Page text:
Adherence to Telemonitoring Therapy for Medicaid Patients With Hypertension: Case Study
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BackgroundAlmost 50% of the adults in the United States have hypertension. Although clinical trials indicate that home blood pressure monitoring can be effective in managing hypertension, the reported results might not materialize in practice because of patient adherence problems.
ObjectiveThe aims of this study are to characterize the adherence of Medicaid patients with hypertension to daily telemonitoring, identify the impacts of adherence reminder calls, and investigate associations with blood pressure control.
MethodsThis study targeted Medicaid patients with hypertension from the state of Texas. A total of 180 days of blood pressure and pulse data in 2016-2018 from a telemonitoring company were analyzed for mean transmission rate and mean blood pressure change. The first 30 days of data were excluded because of startup effects. The protocols required the patients to transmit readings by a specified time daily. Patients not transmitting their readings received an adherence reminder call to troubleshoot problems and encourage transmission. The patients were classified into adherent and nonadherent cohorts; adherent patients were those who transmitted data on at least 80% of the days.
ResultsThe mean patient age was 73.2 (SD 11.7) years. Of the 823 patients, 536 (65.1%) were women, and 660 (80.2%) were urban residents. The adherent cohort (475/823, 57.7%) had mean transmission rates of 74.9% before the adherence reminder call and 91.3% after the call, whereas the nonadherent cohort (348/823, 42.3%) had mean transmission rates of 39% and 58% before and after the call, respectively. From month 1 to month 5, the transmission rates dropped by 1.9% and 10.2% for the adherent and nonadherent cohorts, respectively. The systolic and diastolic blood pressure values improved by an average of 2.2 and 0.7 mm Hg (P<.001 and P=.004), respectively, for the adherent cohort during the study period, whereas only the systolic blood pressure value improved by an average of 1.6 mm Hg (P=.02) for the nonadherent cohort.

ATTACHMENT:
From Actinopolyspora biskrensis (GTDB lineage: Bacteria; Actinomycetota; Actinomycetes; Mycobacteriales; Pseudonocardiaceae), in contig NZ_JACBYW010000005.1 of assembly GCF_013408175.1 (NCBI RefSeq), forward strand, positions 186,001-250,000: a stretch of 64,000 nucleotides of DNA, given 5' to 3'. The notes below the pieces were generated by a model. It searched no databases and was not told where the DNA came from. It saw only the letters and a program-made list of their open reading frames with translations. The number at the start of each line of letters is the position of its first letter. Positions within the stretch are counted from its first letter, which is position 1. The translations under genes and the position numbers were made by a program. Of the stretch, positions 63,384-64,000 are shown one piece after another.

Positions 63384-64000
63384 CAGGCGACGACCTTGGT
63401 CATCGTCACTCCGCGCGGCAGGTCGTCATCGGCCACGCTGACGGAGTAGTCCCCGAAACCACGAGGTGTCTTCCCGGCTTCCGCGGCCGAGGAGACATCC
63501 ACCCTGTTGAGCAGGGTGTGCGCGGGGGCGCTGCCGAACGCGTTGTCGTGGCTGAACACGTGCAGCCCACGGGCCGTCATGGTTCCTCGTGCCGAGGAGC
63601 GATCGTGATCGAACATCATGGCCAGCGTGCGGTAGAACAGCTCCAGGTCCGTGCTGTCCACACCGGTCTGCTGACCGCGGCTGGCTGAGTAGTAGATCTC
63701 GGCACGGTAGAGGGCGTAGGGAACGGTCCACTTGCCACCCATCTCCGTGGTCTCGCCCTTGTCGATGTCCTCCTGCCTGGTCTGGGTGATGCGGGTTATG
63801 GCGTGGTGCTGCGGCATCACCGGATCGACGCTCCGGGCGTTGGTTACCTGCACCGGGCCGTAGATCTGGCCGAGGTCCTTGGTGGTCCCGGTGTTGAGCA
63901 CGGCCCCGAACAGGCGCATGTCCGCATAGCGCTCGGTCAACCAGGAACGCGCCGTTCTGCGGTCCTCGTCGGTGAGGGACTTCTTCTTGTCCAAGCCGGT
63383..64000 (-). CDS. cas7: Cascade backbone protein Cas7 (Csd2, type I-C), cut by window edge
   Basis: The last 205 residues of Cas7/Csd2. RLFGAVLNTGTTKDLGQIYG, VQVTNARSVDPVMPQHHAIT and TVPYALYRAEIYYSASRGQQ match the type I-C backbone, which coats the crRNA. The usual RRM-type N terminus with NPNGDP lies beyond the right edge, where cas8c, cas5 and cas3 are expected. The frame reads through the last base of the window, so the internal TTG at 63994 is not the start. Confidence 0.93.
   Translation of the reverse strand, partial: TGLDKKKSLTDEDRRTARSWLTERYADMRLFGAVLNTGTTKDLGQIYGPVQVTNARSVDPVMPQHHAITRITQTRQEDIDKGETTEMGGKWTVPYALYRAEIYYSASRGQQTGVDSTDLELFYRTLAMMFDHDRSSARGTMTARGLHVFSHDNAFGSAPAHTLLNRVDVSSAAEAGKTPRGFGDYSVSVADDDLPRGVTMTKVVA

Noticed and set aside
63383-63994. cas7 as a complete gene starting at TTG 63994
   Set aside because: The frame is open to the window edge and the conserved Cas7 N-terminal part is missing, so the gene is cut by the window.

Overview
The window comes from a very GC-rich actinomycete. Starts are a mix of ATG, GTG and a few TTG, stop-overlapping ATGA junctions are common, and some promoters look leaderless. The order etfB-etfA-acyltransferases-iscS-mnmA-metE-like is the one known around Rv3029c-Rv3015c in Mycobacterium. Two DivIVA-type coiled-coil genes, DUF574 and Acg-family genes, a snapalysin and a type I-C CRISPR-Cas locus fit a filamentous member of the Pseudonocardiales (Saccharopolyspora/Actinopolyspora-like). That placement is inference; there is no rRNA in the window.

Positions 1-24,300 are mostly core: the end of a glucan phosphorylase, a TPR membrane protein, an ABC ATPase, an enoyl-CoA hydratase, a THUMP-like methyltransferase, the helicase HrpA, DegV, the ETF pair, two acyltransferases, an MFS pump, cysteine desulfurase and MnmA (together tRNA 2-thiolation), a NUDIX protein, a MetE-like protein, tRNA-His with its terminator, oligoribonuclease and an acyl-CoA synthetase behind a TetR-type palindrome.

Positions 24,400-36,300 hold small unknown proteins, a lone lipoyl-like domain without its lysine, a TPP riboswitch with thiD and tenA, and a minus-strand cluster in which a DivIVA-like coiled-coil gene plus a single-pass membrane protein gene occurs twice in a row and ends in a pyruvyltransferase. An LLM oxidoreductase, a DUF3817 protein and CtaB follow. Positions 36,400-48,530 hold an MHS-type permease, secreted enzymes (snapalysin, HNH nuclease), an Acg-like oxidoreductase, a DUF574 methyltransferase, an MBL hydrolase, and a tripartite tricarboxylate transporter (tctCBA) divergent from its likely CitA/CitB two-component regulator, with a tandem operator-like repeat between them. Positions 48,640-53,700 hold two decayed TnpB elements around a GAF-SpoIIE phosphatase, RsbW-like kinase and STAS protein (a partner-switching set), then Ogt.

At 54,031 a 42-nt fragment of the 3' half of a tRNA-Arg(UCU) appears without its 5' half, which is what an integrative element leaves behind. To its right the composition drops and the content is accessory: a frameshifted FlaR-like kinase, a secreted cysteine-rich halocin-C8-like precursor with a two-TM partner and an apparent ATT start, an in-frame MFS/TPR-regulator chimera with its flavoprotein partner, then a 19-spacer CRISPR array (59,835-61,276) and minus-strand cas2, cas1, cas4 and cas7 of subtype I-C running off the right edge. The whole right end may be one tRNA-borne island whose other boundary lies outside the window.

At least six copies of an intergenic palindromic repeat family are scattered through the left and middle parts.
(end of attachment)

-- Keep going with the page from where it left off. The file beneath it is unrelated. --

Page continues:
ConclusionsAlthough we found that patients can achieve high levels of adherence, many experience adherence problems. Although adherence reminder calls help, they may not be sufficient. Telemonitoring lowered blood pressure, as has been observed in clinical trials. Furthermore, blood pressure control was positively associated with adherence.
author list (cited authors)
Park, S., Kum, H., Morrisey, M. A., Zheng, Q. i., & Lawley, M. A.